ON 20 BILLBOARDS AROUND AUSTIN, Texas, the faces of four pretty teenage girls loom larger than life. Their eyes are bright and trusting, their smiles unguarded. Under their pictures, in bold letters, is the question that haunts the city: WHO KILLED THESE GIRLS? Despite the most intense murder investigation in Austin’s history, the unknown murderers are still free, their crimes still unpunished.
It was around midnight last Dec. 6 when firemen fighting a two-alarm blaze at the I Can’t Believe It’s Yogurt shop in Austin’s Shoal Creek neighborhood made a grisly discovery. They called the police, and a few minutes later homicide sergeants John Jones and Mike Huckaby entered the still smoking nubble. In the back room they found the bodies: Jennifer Harbison, 17, her sister, Sarah Harbison, 15, Eliza Thomas, 17, and Amy Ayers, 13. The two older girls were part-time counterhands at the store and had agreed to give the younger girls a ride home. They had all been tied together and shot in the back of their heads, execution style. All of the bodies had been burned, three beyond recognition.
“I looked in there and I go, ‘Oh, oh, my God,’ ” says Jones.
Following close on Jones’s heels, Huckaby steeled himself for the worst. “In homicide you get hardened to mutilations, blood and guts,” he says. Still, Huckaby shuddered when he noticed one of the girls had on a wrist-watch just like one his 19-year-old daughter Cherane wears. “The first thing that hit me was panic,” he says. “I thought, ‘Where is my daughter?’ ”
In an era in which yesterday’s heinous murder is quickly supplanted by news of another, the yogurt-shop massacre is an exception: The crime still weighs heavily on Austin. After six months the city of 465,000 continues to grieve for the victims, who have come to be known as “the four Texas angels.” On June 5, which Texas Gov. Ann Richards officially designated We Will Not Forget Day, 1,200 people marched to the steps of the state capitol to honor the girls. Austin is awash in WE WILL NOT FORGET buttons, T-shirts and coffee mugs. White ribbons adorn clothing, trees and automobiles as a reminder of the crime. And people who once felt safe in this green, rolling Texas Hill country now look nervously over their shoulders and, in parking lots, check for possible assailants under their cars.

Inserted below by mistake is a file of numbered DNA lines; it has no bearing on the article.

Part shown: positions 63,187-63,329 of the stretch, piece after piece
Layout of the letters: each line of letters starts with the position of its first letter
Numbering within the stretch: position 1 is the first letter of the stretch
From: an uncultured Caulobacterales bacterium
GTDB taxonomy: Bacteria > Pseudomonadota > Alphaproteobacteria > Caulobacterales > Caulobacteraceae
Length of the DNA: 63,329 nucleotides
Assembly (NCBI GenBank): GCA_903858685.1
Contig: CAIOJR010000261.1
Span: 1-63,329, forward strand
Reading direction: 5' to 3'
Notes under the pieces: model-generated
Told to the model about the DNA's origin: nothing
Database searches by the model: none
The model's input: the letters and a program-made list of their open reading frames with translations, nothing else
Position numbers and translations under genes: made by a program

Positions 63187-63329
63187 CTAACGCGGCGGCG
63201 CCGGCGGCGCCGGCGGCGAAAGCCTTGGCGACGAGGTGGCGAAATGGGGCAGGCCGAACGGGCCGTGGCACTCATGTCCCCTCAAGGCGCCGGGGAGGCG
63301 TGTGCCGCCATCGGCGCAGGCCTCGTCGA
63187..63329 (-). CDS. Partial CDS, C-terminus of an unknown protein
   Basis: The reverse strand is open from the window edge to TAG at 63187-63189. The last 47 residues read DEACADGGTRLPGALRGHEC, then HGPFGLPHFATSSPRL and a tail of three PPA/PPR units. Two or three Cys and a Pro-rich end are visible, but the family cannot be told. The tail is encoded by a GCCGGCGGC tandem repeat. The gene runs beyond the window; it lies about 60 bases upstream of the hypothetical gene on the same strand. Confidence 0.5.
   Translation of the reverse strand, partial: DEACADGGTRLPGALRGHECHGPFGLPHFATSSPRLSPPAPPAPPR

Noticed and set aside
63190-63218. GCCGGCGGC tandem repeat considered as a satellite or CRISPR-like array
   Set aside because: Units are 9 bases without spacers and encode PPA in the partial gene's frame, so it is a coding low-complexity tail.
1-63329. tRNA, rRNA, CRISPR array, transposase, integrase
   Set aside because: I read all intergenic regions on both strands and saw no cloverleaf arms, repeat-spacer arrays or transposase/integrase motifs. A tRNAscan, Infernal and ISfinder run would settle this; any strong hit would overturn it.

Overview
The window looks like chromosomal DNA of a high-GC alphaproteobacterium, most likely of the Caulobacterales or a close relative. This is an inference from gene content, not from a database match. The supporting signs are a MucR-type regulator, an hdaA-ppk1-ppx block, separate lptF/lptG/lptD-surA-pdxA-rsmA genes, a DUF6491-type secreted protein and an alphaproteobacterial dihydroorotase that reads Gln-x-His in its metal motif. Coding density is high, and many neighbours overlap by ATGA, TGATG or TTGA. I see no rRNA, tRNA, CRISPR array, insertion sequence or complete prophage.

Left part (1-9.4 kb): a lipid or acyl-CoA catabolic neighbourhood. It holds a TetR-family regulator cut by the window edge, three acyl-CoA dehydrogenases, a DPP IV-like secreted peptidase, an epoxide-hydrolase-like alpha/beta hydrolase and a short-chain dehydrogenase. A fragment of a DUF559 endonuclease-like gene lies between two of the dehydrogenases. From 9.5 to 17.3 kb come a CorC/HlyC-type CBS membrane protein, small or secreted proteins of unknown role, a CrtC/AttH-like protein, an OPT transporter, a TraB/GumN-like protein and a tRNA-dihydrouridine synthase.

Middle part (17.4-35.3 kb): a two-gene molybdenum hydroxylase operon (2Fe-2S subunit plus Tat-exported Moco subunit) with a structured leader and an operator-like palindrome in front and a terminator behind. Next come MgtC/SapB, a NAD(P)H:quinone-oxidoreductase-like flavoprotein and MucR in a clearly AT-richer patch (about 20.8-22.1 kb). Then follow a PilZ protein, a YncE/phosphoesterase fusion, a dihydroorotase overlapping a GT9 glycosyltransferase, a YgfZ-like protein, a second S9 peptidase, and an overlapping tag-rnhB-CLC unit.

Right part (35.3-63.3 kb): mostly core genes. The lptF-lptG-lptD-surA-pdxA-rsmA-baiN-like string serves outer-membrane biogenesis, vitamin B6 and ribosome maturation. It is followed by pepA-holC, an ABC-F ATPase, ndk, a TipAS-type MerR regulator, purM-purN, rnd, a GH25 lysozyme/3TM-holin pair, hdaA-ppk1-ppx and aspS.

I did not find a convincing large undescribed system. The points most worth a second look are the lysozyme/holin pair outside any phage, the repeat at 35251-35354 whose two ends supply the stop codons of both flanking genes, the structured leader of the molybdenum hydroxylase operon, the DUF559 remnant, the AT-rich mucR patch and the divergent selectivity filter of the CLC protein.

Not since sniper Charles Whitman climbed a tower at the University of Texas in 1966 and fatally shot 16 people has Austin experienced such a collective horror. “The murder of these innocent, wholesome girls has had a ripple effect across the community,” says William E. Denham, director of Austin’s Counseling and Pastoral Care Center. “This thing was so random, so totally unpredictable, that it left people wondering whether they are safe anywhere.”
A group of Austin businessmen recently increased a reward offer for information leading to the apprehension of the killers from $25,000 to $100,000. But after receiving some 2,000 tips, police appear to be no closer to solving the crime. Though key evidence was destroyed in the fire, a salvaged cash register indicated the last sale was made an hour before the blaze was reported. Some money was reportedly stolen; police will not say how much. Police suspect that more than one person is responsible for what may have been a robbery gone awry. One theory is that the intruders killed the girls because they feared they would be identified, and torched the shop to cover their tracks.
Even Austin’s relatively civilized criminal class is appalled. “They have a code: ‘Don’t do anything against kids,’ ” says Sergeant Jones, the point man for a 14-man investigative task force formed to solve the crime. “Hardened criminals said they would talk if they knew who did it. We’ve even gotten assistance from dope dealers.” So far, however, police have yet to identify any prime suspects. “We’ve had maybe a dozen who look good on paper,” says Jones. “But people describe them as Attila the Hun, and by the time they get here we have Winnie the Pooh.”
Police have no doubts about one thing: The four victims all had pristine reputations and no association with gangs or criminals. “These girls were as perfect as perfect can be,” says Jones. “There is nothing in their backgrounds that would taint them.”